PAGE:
Education circles constantly call for active engagement in classrooms. Administrators place an emphasis on research based strategies. Everyone seems to be pushing students towards critical thinking – or at least desire to, even if they aren’t sure how to go about it. And those with funding and power are asking for accountability – for both students and teachers.
Team-Based Learning (TBL) is a research based active engagement instructional strategy that uses a series of assessments (accountability) to assure the readiness of students to engage in learning experiences that require the critical application of course content.
The strategy follows a prescribed structure:
Preparation or pre-learning: students complete reading, problems, research, etc. prior to starting the module.
Individual Readiness Assurance Test (IRAT): the IRAT is designed to assess each individual student’s readiness for the application exercise and is an individual grade. Think of it as an individual quiz – just like those you are already using in your classroom.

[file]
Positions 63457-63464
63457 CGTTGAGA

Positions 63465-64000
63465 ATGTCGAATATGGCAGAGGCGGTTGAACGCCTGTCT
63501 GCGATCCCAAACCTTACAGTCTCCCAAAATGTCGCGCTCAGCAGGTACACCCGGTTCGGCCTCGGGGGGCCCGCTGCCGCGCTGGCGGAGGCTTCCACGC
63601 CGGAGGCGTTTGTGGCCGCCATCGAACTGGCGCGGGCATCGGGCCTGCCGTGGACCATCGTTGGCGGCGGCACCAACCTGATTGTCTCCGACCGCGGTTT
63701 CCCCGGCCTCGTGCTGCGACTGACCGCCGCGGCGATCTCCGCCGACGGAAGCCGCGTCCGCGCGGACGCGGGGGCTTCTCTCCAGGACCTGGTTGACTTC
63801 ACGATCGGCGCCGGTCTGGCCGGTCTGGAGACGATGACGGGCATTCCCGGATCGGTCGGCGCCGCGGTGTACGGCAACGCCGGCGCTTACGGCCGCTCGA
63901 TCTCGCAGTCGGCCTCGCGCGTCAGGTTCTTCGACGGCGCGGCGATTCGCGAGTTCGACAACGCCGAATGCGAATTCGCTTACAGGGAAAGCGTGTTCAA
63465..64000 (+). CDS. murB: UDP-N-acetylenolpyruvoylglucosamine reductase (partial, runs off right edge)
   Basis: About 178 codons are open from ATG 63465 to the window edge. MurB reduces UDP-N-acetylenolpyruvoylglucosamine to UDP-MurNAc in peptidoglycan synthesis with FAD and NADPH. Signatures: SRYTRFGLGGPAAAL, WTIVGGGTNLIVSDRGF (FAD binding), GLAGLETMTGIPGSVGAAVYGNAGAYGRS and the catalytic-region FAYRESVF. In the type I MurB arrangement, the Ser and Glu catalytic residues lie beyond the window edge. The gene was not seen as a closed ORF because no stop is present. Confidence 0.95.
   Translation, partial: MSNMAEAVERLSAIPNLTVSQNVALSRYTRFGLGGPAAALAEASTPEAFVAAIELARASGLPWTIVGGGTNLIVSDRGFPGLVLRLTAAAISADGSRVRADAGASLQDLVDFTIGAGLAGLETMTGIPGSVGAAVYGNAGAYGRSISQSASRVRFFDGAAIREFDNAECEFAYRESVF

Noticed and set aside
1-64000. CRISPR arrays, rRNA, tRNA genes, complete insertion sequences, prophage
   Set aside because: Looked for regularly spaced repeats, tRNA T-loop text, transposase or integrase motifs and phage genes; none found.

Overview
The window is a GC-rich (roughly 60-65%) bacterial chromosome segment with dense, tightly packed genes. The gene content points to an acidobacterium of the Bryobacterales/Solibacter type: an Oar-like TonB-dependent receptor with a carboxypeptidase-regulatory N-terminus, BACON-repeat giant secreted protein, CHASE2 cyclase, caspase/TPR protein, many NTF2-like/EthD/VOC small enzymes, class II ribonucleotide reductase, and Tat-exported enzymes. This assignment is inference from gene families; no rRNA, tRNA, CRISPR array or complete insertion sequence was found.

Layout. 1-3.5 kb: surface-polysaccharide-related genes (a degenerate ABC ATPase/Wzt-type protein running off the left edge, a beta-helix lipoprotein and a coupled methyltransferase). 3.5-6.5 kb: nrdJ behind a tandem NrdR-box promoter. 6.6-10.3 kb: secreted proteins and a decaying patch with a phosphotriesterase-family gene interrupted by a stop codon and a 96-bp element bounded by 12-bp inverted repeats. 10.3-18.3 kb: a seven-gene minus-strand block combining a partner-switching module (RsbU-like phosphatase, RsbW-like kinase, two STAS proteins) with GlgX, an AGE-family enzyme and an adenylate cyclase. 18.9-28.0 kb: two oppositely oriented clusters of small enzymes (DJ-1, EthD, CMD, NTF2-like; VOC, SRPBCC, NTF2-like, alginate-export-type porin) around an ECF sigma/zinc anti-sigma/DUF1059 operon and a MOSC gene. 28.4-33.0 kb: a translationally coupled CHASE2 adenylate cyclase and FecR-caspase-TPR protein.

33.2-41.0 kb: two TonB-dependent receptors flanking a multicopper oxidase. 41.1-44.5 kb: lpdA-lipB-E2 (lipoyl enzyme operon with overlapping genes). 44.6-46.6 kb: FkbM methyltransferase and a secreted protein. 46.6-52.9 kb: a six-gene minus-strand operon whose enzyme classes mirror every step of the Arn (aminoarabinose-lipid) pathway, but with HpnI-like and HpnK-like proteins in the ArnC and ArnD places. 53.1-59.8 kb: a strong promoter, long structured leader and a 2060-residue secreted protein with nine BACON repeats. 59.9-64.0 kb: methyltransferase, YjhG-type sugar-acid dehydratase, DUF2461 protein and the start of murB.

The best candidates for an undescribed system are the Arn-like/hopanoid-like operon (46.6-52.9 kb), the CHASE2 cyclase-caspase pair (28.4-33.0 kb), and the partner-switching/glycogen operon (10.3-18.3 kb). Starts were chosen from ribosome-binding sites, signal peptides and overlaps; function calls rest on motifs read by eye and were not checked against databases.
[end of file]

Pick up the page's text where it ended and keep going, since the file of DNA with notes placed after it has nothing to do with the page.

Team Readiness Assurance Test (TRAT): a TRAT is taken directly after the IRAT, which clarifies misunderstandings and creates opportunities for further learning. The score on the TRAT is shared by all team members. The TRAT utilizes a scratch card aligned with the quiz. When the team has agreed upon an answer they scratch of the corresponding response on the card. If they are correct, the team will see a star and receive all of the points for that question. If they are incorrect, they revisit the question, discuss the remaining options, and scratch until they have the correct answer.
Appeals: teams have the opportunity to appeal, or challenge, questions they feel were written poorly or had a mistake in the answer coding. This is done with a written appeal presenting the teams argument and the reason they are challenging the question or a specific response.
Instructor Feedback or Re-teaching: Not intended for further instruction, but addressing issues in content that many groups or students didn’t understand based on the RATs and is usually delivered in the form of a mini-lecture.
Application-Focused Exercise: after proving their readiness, students are then able to experience an application of the knowledge they have gained. The application is designed to apply the knowledge learned through a team challenge that requires students to come to a best solution given the information provided.
For a peak into the classroom, and a detailed description of how to get started with TBL, check out:
It can also work within an online course!